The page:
Monday, July 23, 2007


Accidental Revolutionaries

Here are additional good thoughts from David L. Hull's book, Darwin and His Critics: The Reception of Darwin's Theory of Evolution by the Scientific Community (1973), p. 63-64:

At one time God had played an important role in physics, but gradually his function had been eroded, until reference to him was little more than pious honorifics. It is often said that evolutionary theory brought an end to the practice of including God as a causal factor in scientific explanations. A more accurate characterization is that it demonstrated forcefully that this day had already passed. The architects of the demise of teleology were not atheistic materialists but pious men like Herschel, Whewell, and Mill, who thought they were doing religion good service by limiting the domain of the accidental and of the miraculous. To them the more the empirical world was shown to be governed by secondary causes acting according to God-given laws, the more powerful and ominiscient (sic) God was shown to be. ...

Accidental occurrences could be shown not to be accidental, either because of the direct intervention of God or by subsuming them under law. Physics since Newton had made constant inroads on the domain of the accidental, thereby limiting the need for God's direct intervention. As Mill put it, there were two conceptions of theism, one consistent with science, one inconsistent. "The one which is inconsistent is the conception of a God governing the world by acts of variable will. The one which is consistent, is the conception of a God governing the world by invariable laws."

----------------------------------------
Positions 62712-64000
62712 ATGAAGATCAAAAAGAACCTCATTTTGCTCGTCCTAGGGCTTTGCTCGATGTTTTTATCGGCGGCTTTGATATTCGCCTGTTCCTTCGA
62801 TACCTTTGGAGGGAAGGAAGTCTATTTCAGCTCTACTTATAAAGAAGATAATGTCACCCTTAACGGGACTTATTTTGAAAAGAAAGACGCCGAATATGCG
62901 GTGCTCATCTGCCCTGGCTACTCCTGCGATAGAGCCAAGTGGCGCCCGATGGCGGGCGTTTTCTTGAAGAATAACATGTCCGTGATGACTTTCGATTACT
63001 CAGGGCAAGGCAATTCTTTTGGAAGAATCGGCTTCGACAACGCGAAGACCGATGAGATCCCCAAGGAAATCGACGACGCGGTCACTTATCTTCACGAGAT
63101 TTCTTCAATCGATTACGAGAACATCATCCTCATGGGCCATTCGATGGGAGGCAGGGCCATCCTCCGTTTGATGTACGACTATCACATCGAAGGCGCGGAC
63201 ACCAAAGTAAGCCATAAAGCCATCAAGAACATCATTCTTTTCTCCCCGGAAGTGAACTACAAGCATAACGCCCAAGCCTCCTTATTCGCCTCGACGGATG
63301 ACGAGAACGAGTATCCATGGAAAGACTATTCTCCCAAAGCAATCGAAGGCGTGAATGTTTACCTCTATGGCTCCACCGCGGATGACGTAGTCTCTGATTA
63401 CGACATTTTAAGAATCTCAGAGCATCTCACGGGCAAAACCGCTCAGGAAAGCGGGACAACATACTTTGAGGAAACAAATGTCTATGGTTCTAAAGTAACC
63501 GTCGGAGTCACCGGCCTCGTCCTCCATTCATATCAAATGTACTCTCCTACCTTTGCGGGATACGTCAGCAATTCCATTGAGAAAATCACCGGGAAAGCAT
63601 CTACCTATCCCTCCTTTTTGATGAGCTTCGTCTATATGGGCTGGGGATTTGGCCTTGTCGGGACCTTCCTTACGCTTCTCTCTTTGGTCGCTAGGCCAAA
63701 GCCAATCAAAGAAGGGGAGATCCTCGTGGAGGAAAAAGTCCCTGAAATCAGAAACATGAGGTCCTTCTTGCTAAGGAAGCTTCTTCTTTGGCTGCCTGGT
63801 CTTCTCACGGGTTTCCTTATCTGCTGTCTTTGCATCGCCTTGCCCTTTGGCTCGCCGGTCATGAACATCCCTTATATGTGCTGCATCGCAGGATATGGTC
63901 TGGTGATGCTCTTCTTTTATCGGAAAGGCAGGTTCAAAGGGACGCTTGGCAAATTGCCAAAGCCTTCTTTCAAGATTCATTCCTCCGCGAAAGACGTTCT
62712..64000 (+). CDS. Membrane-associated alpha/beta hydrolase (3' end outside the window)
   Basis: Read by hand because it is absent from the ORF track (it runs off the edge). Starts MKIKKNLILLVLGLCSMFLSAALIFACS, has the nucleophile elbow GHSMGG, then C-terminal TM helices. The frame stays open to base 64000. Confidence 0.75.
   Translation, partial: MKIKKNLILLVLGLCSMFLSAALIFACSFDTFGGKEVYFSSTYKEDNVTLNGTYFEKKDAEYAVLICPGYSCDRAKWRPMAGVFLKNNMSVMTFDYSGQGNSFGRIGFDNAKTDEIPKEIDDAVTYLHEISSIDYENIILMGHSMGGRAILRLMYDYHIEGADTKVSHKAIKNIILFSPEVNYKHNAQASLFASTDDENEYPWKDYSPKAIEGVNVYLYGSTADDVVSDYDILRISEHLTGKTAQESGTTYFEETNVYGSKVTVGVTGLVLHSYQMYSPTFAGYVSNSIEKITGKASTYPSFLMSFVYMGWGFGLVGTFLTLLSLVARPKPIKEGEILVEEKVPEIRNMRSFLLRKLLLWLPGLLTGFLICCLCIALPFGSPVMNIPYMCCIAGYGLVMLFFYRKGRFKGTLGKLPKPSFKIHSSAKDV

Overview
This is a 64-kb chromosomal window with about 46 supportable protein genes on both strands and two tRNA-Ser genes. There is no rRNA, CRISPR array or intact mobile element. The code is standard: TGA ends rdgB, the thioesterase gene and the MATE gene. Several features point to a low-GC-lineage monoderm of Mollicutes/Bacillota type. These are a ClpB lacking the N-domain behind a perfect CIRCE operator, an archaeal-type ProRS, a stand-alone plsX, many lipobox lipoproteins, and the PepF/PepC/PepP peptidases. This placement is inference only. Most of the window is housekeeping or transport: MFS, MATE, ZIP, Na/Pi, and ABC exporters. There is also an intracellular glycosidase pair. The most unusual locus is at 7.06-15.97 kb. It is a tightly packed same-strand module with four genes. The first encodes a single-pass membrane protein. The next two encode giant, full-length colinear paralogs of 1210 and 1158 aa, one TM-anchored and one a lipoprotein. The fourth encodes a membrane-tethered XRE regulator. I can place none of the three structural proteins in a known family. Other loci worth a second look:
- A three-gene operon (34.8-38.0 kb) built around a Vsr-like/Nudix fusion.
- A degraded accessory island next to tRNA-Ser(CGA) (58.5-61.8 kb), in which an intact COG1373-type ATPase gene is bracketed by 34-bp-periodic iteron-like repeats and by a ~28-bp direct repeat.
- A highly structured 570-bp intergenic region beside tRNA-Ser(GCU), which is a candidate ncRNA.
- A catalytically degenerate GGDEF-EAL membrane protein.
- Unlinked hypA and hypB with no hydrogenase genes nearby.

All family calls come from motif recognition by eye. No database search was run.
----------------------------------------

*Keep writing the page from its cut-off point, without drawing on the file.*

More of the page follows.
Darwin used this position on the relation between science and religion in an attempt to gain a fair hearing for his theory. ... All Darwin wanted to do was to extend the domain of secondary causes to include the creation of species. Although in the past the creation of species had been considered miraculous and outside the realm of law, so had many other phenomena which had been shown to be law-governed. Darwin was acting within the currently accepted tradition of expanding the realm of law.

Best laid plans and all that ...


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